The Harm of Self-Medicating Behaviors

Have you ever had a cold?  Did you run to your local market and pick up an over-the-counter medication for the symptoms of that cold?  The answer is probably “yes,” because that is why OTC medications exist. As a society, we don’t run to our doctors every time we catch a case of the sniffles; however, when those sniffles become bronchitis, we do tend to seek out the advice of a medical professional. After all, it is possible for what we think is a simple head cold to manifest into something far more severe, such as pneumonia. Pneumonia can be life-threatening and it requires the attention of a doctor in most cases.

What if the condition being treated is as simple as a common cold, however?  What if someone we love is self-medicating something far more severe, such as anxiety, depression or even schizophrenia? Unfortunately, this type of behavior happens all the time and the individuals taking part may not even realize they are doing it.

According to the experts at the National Institute on Drug Abuse, there are several reasons why individuals begin to abuse drugs. Some people take drugs to feel good; they like the euphoria that comes along with illicit drug use and the risks of being “different” or engaging in rebellion. Others take drugs to feel better. We’re not talking about someone who is celebrating a promotion so they want to paint the town red. Rather, we’re talking about those individuals who suffer from some kind of physical or mental disorder that makes them feel badly, and they don’t want to feel badly anymore.

self-medicatingHow Does Self-Medicating Behavior Start?

Self-medicating can begin in two ways. The first is the unintentional use of illicit drugs that makes the person feel better. This individual may not even realize that the drugs they are taking are “treating” a condition. They may not even be aware they have a condition. Sure, they may recognize that they get a little anxious when they are in large groups of people. A couple of drinks make them less inhibited. A few more drinks and they find they are the life of the party and their anxiety has all but vanished. This same person may be suffering from a social anxiety disorder that would be better treated in a healthier manner.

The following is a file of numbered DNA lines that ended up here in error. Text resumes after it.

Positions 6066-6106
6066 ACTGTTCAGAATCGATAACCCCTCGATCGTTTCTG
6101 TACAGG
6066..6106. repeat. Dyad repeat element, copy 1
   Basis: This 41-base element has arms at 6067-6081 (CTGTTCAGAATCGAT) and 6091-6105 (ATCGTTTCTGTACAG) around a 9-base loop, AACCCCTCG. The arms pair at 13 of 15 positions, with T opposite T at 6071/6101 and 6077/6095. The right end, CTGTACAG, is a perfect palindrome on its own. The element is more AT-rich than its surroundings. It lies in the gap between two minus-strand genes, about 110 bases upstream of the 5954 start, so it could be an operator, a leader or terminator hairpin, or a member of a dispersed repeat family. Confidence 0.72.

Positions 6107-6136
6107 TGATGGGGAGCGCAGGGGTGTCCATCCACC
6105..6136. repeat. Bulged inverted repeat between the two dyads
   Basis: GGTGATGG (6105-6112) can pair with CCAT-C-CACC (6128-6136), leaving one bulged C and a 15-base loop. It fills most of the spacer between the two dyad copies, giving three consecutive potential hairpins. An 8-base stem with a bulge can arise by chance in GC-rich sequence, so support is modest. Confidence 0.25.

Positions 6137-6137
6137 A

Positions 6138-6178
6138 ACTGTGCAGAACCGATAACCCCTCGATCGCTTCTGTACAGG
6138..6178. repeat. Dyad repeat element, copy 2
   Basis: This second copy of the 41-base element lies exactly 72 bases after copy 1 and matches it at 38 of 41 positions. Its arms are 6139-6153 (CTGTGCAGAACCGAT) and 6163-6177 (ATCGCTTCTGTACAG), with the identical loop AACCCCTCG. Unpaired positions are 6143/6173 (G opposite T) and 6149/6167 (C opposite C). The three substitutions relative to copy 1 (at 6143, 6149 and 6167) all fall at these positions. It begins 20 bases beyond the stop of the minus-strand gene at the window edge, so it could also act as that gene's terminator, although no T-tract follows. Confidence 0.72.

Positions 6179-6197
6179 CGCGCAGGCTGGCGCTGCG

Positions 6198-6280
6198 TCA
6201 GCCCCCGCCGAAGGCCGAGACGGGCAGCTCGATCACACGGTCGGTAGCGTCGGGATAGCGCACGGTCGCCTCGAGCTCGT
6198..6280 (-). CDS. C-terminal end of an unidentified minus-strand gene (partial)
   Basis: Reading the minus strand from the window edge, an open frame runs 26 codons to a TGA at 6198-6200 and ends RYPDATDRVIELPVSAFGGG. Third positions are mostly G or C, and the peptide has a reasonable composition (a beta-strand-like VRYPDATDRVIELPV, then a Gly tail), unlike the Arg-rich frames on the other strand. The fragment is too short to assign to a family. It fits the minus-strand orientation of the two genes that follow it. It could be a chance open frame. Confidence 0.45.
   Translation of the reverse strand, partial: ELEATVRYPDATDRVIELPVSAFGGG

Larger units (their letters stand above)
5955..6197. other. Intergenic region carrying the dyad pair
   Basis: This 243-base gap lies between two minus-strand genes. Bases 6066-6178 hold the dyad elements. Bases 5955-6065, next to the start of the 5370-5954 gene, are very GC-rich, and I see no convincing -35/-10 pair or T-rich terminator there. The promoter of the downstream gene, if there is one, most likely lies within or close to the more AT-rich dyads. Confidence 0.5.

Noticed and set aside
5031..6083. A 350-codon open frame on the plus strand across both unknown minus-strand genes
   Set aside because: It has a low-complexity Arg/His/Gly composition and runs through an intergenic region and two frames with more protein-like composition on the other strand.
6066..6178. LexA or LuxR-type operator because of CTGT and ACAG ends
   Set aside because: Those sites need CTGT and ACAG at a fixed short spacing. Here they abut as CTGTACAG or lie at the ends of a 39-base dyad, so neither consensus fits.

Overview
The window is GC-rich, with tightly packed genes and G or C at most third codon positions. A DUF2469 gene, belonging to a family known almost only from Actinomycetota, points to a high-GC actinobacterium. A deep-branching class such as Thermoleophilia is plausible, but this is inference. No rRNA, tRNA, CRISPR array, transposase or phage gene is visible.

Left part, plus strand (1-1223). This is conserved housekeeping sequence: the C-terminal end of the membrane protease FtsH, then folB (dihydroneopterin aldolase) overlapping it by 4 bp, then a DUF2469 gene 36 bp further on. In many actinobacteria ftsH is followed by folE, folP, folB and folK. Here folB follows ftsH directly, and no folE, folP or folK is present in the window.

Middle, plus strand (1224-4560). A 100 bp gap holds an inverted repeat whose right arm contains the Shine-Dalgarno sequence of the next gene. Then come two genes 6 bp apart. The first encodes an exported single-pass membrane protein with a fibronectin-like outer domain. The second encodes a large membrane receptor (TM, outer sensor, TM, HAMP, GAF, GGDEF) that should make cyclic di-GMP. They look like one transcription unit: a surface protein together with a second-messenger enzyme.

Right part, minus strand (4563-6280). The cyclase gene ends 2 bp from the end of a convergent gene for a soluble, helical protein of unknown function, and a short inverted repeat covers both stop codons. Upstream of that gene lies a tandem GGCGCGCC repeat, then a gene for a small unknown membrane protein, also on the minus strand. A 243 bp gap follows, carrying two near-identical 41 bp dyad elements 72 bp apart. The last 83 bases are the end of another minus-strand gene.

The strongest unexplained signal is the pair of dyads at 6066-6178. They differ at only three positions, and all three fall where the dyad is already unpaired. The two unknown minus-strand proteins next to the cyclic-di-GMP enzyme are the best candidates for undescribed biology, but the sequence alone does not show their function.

Another manner of self-medication comes in the form of abusing one’s prescription drugs. Suppose this same individual knows they have an anxiety disorder, and they have a prescription to treat it. Unfortunately, they don’t trust their doctor’s judgment on the dosage because their anxiety has returned after only a few doses. They have been to the doctor and they have a diagnosis, so they don’t feel any compunction about increasing, or even doubling, their prescribed dose to increase the effects. What they may not realize is that they are experiencing a normal adjustment period known as tolerance. When their body became accustomed to the drugs in their system, some of the effects were less noticeable. If they were concerned about it, they should have contacted their doctor to have their dosage adjusted more responsibly, or they may have even been switched to a different medication. By increasing their dosage on their own, they have hastened the period where tolerance develops. When this happens, they are increasing their chances for addiction.

Addiction Is a Chronic Disease

Anytime a person experiments with drugs, whether the drugs are purchased from a dealer on the street or prescribed in a medical setting, they place themselves at risk for addiction. Addiction can strike anyone, regardless of their age, social standing, financial resources or family situation. There is currently no cure for addiction, although effective treatment can help those afflicted overcome the symptoms of the disease and lead a productive, happy life. The effects of addiction can be quite terrible if they are left untreated.

For instance:
  • Individuals suffering from addiction will often choose drugs over their own family members, including their children, when setting their priorities.
  • Substance abuse and dependence can cause physical illnesses and long-term health effects that remain long after the drug use as stopped.
  • Drug use can lead to legal problems, including arrests for public disturbances and intoxicated driving.
  • Drug abuse can cause an individual to make unwise decisions that can affect their health by exposing them to HIV and other sexually transmitted diseases.
  • The compulsion to use drugs can make an individual visit people and places that are inherently dangerous to obtain the drugs they “need.”

Doctors Have Specific Guidelines When Prescribing Medications

doctorThere are other inherent dangers with this kind of behavior that one should take into consideration. For instance, when you visit a doctor to receive any kind of prescription, the doctor generally performs a cursory examination to determine the cause of your symptoms. If you complain of a stuffy nose, for example, the doctor may look in your ears. They perform this examination to determine the extent of your illness. They may base their decision on which drugs to prescribe around the level of severity they observe.